D
* Key to grades

A: Strong scientific evidence for this use
B: Good scientific evidence for this use
C: Unclear scientific evidence for this use
D: Fair scientific evidence for this use (it may not work)
F: Strong scientific evidence against this use (it likley does not work)


Tradition / Theory

The below uses are based on tradition, scientific theories, or limited research. They often have not been thoroughly tested in humans, and safety and effectiveness have not always been proven. Some of these conditions are potentially serious, and should be evaluated by a qualified healthcare provider. There may be other proposed uses that are not listed below.

  • Astrocytic glioma, bone density improvement (lactating women), carcinoma, cardiac arrest, dental hygiene, diarrhea, disease diagnosis (Zollinger-Ellison), female urinary incontinence, high cholesterol, intestinal disorders, ischemic stroke (prevention), leg cramps (pregnancy), medullary thyroid cancer (diagnosis), multiple sclerosis, neuromuscular blockade (antagonize), psoriasis, reducing fluoride levels (children), yellow oleander poisoning.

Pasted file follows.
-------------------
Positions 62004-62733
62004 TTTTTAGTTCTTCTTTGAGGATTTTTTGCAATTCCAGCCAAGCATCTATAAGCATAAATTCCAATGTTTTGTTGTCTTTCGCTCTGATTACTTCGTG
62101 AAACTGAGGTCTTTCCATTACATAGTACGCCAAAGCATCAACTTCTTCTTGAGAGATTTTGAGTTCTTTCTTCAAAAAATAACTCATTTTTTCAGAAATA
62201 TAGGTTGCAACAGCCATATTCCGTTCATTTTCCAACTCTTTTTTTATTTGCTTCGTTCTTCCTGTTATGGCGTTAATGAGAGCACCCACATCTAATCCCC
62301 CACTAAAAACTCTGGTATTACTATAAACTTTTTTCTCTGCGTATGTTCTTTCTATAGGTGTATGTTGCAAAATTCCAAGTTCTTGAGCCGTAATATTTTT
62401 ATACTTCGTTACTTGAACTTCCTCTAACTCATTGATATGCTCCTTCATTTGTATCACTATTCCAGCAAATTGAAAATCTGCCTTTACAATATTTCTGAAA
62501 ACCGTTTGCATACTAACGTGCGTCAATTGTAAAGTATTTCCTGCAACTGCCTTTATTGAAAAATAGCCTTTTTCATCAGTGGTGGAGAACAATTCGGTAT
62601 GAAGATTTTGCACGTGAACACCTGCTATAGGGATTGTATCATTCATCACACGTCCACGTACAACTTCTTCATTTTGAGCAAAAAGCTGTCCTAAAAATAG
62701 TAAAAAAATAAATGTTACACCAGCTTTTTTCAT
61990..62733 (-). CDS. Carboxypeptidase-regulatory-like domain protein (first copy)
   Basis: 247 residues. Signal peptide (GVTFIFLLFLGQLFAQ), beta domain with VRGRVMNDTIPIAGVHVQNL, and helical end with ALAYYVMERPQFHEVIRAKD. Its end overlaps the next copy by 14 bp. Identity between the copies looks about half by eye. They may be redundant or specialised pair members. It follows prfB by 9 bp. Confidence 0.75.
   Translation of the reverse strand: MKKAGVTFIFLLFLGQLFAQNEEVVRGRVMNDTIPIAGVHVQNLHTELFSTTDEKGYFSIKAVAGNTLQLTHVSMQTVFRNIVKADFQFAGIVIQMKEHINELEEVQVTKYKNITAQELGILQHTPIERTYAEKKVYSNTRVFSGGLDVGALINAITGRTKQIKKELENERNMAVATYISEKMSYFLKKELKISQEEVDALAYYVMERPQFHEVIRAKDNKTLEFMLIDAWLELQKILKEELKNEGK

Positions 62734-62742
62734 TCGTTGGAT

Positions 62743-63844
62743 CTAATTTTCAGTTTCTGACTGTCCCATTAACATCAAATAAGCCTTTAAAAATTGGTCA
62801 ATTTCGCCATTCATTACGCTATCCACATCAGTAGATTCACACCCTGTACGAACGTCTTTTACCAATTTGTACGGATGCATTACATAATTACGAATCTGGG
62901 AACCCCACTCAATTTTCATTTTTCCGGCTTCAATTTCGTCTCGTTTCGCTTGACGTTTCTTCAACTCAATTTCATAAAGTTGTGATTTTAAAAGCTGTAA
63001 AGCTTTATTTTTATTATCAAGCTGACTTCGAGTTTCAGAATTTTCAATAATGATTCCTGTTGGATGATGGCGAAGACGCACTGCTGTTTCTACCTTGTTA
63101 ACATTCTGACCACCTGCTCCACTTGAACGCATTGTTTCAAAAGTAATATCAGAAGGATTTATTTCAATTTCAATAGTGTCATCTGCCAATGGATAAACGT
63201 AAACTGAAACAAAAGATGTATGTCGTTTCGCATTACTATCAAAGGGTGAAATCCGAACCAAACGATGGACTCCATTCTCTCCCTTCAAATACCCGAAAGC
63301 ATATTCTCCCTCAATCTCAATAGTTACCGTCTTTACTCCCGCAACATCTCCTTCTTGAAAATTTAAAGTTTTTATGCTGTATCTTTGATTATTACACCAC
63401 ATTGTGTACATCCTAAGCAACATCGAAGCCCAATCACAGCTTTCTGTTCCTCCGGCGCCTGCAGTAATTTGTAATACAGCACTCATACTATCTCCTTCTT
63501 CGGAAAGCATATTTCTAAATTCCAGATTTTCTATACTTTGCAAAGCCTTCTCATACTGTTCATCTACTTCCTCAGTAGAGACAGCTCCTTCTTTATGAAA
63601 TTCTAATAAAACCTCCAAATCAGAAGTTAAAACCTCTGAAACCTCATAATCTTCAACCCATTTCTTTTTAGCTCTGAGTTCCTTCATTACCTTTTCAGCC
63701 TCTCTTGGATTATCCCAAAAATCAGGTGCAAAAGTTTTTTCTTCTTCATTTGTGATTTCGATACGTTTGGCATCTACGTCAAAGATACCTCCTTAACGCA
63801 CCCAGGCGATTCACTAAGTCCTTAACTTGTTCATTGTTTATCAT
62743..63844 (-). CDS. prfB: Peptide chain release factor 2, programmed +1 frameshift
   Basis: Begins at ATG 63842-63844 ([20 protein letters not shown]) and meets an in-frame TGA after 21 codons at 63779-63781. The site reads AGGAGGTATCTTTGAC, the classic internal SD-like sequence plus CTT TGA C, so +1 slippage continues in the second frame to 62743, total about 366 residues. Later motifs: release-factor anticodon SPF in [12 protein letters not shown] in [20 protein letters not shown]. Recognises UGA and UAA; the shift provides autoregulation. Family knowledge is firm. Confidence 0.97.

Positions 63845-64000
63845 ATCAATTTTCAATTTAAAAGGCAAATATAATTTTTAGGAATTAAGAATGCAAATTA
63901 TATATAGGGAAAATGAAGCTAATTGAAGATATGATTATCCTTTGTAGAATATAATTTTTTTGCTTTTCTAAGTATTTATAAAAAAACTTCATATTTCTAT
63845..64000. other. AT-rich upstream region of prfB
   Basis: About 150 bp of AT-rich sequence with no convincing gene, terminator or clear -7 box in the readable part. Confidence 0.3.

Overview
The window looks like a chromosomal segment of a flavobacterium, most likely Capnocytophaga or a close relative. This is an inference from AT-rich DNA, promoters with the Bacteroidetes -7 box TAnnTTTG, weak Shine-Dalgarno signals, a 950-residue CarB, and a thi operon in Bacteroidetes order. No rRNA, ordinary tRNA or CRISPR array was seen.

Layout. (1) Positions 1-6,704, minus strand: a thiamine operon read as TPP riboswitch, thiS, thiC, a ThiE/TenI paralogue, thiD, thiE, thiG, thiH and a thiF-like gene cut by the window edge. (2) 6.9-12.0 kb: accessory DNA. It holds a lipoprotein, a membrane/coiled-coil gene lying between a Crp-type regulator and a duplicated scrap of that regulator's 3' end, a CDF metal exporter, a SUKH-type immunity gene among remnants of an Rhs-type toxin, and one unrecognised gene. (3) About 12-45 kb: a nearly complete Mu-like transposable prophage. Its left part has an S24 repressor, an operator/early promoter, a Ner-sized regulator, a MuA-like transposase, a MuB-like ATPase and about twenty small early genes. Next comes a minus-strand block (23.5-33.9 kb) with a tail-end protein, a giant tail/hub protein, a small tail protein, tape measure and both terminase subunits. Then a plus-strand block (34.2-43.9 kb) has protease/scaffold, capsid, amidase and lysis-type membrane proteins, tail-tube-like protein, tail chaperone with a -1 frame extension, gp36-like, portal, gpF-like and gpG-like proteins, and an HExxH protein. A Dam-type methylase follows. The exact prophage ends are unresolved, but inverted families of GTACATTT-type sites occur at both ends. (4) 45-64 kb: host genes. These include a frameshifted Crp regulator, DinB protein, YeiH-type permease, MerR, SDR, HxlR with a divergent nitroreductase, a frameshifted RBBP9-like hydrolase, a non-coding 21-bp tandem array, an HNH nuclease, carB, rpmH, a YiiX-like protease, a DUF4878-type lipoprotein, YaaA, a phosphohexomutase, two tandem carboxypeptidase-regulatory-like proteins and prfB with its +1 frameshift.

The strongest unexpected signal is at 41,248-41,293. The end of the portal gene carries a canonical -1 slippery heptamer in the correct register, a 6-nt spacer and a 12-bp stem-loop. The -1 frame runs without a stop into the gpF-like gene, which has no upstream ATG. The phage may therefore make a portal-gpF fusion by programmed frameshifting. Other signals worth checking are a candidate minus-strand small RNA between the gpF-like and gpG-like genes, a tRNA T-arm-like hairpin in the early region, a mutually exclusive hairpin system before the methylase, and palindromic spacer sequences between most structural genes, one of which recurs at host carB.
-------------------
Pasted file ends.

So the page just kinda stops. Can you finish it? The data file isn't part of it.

Dosing

General

  • A good food source of calcium contains a substantial amount of calcium in relation to its calorie content and contributes at least 10% of the U.S. Recommended Dietary Allowance (RDA) for calcium in a selected serving size. The RDA for elemental calcium is 1,000 milligrams daily for adults (except pregnant or lactating women) and children over four years of age. Adequate intake (AI) recommendations published in August 1997 were set at 1,000 milligrams for men and women aged 19-50, and 1,200 milligrams for individuals older than age 70 and in postmenopausal women.